My wife and I recently took our spiritual pulse, using a brief assessment derived from Terry Hershey’s book, The Power of Pause: Becoming More by Doing Less.
I was happy with my results: I am “a powerful pauser” and know how to balance my priorities. Of course, finding this balance has required me to make some difficult decisions. For example, earlier this year I recognized that I had overcommitted myself. Teaching a ninth-grade class full-time would have easily overwhelmed me, so I have taken a break. However, I have been able to contribute to the faith formation program in ways that don’t require as much of a time commitment.
My wife, however, was disappointed with her results—she needs to push the pause button now! She is constantly tired and overcommitted, and she needs to take time to pause and recharge.
“Great,” she scoffed after reading the results. “One more thing to add to my to-do list.”
She made a great point. Sometimes, pressing pause becomes just another thing that we have to fit in with every other errand, task, or commitment. Instead of being an opportunity to rest, recharge, and refocus, pausing itself becomes a source of stress.
Perhaps thinking of pausing in another way will help: it’s not something we do, but a way we approach, receive, and respond to the stressors in our life. With this new perspective, we can “pause without pausing” by following three simple steps.
- Be objective about the stressor. When you experience stress, objectively describe what it is that is stressing you out and how you feel about it. Name it by saying it out loud or writing it in a journal. Describe how you feel that stress in your body. Omit any value-laden adjectives such as good or bad. For example, I had to prepare a lesson for the OCIA, and as the week passed, I realized the day before that I had not even begun to prepare. I named the stressor without judgment and how I felt about it: “I have to prepare a lesson for tomorrow, and I’m afraid I won’t have enough time to do it.”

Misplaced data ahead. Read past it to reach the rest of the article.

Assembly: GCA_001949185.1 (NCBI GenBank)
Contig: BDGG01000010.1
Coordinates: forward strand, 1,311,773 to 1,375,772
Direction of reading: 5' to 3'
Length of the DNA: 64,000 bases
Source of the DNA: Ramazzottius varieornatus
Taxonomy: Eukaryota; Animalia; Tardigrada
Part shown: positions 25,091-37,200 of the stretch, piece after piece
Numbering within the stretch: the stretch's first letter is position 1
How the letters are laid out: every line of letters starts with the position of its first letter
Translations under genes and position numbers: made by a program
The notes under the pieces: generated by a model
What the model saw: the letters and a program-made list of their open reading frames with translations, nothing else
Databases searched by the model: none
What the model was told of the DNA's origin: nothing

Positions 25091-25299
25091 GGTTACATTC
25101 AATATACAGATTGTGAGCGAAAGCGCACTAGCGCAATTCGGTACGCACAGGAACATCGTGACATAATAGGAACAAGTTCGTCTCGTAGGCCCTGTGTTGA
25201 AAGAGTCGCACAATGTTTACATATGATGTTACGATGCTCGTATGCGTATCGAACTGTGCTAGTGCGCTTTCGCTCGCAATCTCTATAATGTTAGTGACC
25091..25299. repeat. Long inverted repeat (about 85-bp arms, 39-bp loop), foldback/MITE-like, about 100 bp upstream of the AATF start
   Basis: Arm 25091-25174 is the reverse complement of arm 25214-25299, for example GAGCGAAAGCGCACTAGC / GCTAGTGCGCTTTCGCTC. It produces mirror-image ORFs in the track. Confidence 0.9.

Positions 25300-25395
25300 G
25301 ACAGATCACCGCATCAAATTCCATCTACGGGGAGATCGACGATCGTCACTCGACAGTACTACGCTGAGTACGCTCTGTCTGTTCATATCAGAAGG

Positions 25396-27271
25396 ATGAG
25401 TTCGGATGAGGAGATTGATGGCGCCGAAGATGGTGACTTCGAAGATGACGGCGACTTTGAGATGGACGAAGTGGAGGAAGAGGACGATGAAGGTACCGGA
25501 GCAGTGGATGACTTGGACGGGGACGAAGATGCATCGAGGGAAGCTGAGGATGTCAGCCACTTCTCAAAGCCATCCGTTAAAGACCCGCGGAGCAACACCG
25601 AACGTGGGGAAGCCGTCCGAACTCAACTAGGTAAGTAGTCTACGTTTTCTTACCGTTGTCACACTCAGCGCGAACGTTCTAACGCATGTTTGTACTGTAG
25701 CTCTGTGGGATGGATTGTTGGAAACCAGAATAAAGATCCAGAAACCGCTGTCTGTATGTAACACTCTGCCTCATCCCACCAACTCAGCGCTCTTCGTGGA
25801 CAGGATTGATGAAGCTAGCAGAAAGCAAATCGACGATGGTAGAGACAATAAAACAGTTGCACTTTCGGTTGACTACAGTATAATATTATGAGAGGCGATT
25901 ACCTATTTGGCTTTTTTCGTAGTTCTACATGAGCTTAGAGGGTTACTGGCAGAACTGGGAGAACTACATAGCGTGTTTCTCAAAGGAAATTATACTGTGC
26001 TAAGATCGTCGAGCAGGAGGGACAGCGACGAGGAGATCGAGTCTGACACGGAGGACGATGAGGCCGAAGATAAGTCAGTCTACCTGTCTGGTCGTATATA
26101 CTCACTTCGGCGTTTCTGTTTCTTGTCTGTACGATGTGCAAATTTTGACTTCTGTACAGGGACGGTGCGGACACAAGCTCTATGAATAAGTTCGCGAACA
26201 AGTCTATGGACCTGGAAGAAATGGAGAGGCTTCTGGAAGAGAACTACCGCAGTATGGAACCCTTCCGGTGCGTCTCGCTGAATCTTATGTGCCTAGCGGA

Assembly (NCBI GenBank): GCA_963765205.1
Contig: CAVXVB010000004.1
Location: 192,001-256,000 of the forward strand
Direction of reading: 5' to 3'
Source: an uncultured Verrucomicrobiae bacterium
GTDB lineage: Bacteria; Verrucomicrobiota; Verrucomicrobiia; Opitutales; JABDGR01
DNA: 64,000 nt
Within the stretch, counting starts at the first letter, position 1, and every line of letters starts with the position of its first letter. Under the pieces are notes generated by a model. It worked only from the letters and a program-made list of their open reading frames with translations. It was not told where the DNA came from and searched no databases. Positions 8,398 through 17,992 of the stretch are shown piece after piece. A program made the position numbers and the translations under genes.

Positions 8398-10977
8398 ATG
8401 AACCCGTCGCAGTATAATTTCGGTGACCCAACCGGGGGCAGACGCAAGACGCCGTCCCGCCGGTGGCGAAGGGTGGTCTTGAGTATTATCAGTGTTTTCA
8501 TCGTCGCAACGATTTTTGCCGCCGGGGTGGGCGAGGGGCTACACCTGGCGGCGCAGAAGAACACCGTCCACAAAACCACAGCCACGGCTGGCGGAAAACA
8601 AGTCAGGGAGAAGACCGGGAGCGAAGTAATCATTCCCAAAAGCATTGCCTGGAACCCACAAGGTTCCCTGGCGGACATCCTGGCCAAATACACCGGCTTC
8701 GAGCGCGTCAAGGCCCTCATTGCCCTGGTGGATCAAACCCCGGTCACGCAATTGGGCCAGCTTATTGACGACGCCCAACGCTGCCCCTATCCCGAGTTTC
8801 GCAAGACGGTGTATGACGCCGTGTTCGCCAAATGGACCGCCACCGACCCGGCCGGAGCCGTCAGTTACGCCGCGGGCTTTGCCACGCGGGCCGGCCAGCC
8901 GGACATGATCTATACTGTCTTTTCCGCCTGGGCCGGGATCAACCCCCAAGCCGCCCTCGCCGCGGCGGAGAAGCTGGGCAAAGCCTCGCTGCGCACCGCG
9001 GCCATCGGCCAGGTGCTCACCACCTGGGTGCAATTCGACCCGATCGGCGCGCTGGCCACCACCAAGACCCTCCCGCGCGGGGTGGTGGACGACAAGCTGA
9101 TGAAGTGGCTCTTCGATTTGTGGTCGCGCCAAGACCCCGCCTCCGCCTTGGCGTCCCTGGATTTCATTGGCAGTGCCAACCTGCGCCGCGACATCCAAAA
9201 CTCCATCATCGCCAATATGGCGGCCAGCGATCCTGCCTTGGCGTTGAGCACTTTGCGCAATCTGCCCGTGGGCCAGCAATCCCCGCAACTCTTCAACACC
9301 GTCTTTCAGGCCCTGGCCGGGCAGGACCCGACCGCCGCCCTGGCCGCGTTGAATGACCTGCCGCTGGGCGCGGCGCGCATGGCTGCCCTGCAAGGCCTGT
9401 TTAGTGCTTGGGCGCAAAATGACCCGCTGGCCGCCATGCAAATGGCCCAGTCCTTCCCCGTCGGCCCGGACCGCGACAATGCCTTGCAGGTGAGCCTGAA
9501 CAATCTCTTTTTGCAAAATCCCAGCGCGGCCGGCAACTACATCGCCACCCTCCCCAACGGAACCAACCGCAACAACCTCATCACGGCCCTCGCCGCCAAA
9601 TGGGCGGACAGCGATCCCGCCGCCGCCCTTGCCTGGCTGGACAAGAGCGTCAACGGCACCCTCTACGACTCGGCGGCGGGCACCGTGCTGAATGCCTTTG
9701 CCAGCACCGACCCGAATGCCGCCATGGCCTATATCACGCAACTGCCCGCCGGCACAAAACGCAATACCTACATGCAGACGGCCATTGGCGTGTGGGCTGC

- Remember that the stressor will pass. Whenever I was worried as a kid, my grandma would say to me, “Now, Bobby, remember: this too shall pass.” I appreciate her words of wisdom more now than when I was a child. Nothing in this world lasts forever, even the things that stress us. By naming the stress objectively, we identify it as a passing phenomenon. Yes, it may have a powerful pull on us, but it is only temporary. One way to let the stress pass (or at least weaken its hold on us) is to relax that part of the body where we feel the stress. In my above RCIA example, I noticed that upon naming the stress, I felt a tightness in my neck and shoulders. As I relaxed them, I seemed to lessen the hold that the stress of preparing the lesson had on me. This was liberating.
- Focus on what brings you joy. Freed (even just a little) of the stress, we now have the space to turn our attention to what really matters: joy. As Christians, and especially as catechists, we are called to bring the joy of the Gospel to the world. How can we do that if we are not ourselves joyful? I take a moment and redirect my attention from what stresses me to what brings me joy and how I can share that joy with others. Joy is, after all, a fruit of the Holy Spirit; by bringing joy into the world, we will recognize the Holy Spirit’s work in us. Finishing my example, I remembered the joy I feel among the people in the RCIA class. We have formed a small faith-sharing community, and that is what really matters, not what I have to say about any particular topic.
The reality is that taking time to pause can be a real challenge and become stressful in and of itself, if we take the wrong approach. But pausing does not have to mean carving out a large block of time to sit in silence and pray and meditate. Take moments as they come, and remember that pausing is about discovering the freedom where we can find God in all things.